Five Things to Know About Congress’s Fight Over Zika

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Congress has had difficulty accomplishing much in this session, even where a potential health crisis like the Zika virus is concerned. Here are five questions that help explain the debate.

What are they fighting over: money or politics?

Ask Democrats, ask Republicans, and they will tell you the same thing: It’s politics — specifically, Planned Parenthood. Republicans inserted new limits on Planned Parenthood into the latest $1.1 billion proposal to fight the mosquito-borne Zika virus, which can also be transmitted sexually. The bill would exclude Planned Parenthood from the list of providers that receive new funding for contraception to combat the spread of the virus.

Both sides accuse each other of blocking much-needed money for women and children in a public health crisis. Democrats regard any restriction on Planned Parenthood as a deliberate Republican effort to doom the bill. Republicans argue that such limits will not hinder efforts to curtail the virus.

How close is the government to running out of money to fight Zika, anyway?

Too close, according to the Centers for Disease Control and Prevention. Last week, the head of the agency, Dr. Thomas R. Frieden, told reporters the C.D.C. had spent $194 million of the $222 million allocated to fight Zika.

About $35 million of that has gone to Florida, where it has mostly been devoted to killing mosquitoes, and that money has been rapidly running out.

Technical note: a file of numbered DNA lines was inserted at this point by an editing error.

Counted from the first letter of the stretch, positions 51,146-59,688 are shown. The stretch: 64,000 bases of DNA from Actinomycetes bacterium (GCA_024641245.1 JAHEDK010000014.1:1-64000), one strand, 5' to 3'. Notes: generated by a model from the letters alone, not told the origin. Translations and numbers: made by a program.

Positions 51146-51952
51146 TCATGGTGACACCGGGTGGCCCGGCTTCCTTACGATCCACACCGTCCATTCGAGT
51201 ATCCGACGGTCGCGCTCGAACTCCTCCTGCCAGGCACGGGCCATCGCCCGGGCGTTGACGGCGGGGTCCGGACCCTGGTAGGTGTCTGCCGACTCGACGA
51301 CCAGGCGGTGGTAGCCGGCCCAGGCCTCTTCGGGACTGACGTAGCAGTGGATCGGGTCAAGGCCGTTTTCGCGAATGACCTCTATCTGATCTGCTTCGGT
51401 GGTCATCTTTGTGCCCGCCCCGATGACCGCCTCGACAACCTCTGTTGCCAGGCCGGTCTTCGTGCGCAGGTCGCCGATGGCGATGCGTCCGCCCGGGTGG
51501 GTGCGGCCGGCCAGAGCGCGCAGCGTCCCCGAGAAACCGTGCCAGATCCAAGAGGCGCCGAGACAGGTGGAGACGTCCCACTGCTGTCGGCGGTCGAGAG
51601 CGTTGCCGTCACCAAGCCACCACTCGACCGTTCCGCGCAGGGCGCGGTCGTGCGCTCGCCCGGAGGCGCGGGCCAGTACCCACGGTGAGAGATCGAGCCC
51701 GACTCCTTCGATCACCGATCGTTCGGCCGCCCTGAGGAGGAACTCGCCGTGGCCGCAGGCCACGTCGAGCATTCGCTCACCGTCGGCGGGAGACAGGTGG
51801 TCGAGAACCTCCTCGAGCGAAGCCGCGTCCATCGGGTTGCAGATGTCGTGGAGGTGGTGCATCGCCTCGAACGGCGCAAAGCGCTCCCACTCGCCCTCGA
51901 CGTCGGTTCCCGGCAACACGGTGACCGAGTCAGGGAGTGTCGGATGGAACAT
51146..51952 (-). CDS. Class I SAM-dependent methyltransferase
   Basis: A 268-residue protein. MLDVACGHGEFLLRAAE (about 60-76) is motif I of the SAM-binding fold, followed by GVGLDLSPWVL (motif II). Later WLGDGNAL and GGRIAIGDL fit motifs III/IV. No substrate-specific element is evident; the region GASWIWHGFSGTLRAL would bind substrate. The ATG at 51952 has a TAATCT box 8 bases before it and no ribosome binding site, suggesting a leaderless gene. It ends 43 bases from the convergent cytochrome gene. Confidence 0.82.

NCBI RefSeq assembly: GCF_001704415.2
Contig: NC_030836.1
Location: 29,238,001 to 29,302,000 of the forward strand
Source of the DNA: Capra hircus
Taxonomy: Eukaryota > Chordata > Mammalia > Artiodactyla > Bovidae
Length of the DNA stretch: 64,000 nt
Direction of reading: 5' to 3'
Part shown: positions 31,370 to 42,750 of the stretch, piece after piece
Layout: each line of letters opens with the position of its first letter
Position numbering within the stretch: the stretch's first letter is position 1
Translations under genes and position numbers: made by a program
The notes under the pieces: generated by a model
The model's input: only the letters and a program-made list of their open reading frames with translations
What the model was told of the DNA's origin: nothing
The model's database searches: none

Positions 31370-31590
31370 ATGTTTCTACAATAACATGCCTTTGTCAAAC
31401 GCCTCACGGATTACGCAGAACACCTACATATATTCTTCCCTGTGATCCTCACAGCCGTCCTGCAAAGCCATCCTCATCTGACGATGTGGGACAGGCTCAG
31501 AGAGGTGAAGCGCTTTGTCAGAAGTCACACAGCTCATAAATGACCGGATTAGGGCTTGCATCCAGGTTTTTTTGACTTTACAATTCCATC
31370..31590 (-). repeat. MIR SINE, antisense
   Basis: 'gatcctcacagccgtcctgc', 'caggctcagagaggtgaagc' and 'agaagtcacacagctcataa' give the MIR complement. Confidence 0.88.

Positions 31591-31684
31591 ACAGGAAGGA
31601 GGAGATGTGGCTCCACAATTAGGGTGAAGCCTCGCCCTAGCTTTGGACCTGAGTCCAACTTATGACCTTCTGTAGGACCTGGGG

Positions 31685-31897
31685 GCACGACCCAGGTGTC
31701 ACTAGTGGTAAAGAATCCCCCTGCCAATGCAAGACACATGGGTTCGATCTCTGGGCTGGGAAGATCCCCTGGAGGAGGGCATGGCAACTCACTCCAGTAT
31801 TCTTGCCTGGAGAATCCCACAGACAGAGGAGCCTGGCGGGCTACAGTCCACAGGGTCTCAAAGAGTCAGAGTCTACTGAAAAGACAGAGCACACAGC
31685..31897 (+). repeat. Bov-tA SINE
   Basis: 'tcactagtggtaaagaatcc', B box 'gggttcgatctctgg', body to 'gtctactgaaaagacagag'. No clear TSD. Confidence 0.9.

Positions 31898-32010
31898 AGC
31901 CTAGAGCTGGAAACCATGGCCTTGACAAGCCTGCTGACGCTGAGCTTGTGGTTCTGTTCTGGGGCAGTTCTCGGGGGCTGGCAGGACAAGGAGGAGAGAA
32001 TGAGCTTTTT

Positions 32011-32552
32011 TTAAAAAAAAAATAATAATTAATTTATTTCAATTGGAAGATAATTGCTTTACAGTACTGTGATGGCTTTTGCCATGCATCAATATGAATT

Isn’t mosquito season over? Are there signs that Zika is spreading beyond Florida?

Labor Day may be the symbolic end of the summer, but peak mosquito season will not end until November in warmer states in the South.

While Zika has yet to spread beyond Florida in the continental United States, public health experts are concerned that it could. (The number of homegrown cases in Florida had reached 56 by Tuesday, according to the Florida Department of Health.)

Officials are keeping a wary eye on parts of the Gulf Coast, particularly Houston — where the tropical, mosquito-borne illness dengue fever had emerged in recent years — and New Orleans.

Puerto Rico, a territory with the largest number of Zika cases in the nation, has taken the hardest hit, with more than 8,700 cases of 16,800 over all.

The vote failed. Now what?

Most lawmakers say money for Zika efforts will ultimately become part of the stopgap measure lawmakers will have to pass at the end of September to keep the government funded and avoid a shutdown. While party leaders continued pressing for their favored stand-alone Zika funding bills Tuesday, they have not ruled out tacking the item onto that broader continuing resolution, where it may find passage easier.

This means health officials may be waiting at least a few more weeks for funding — and longer if Congress fails to pass a stopgap measure at all.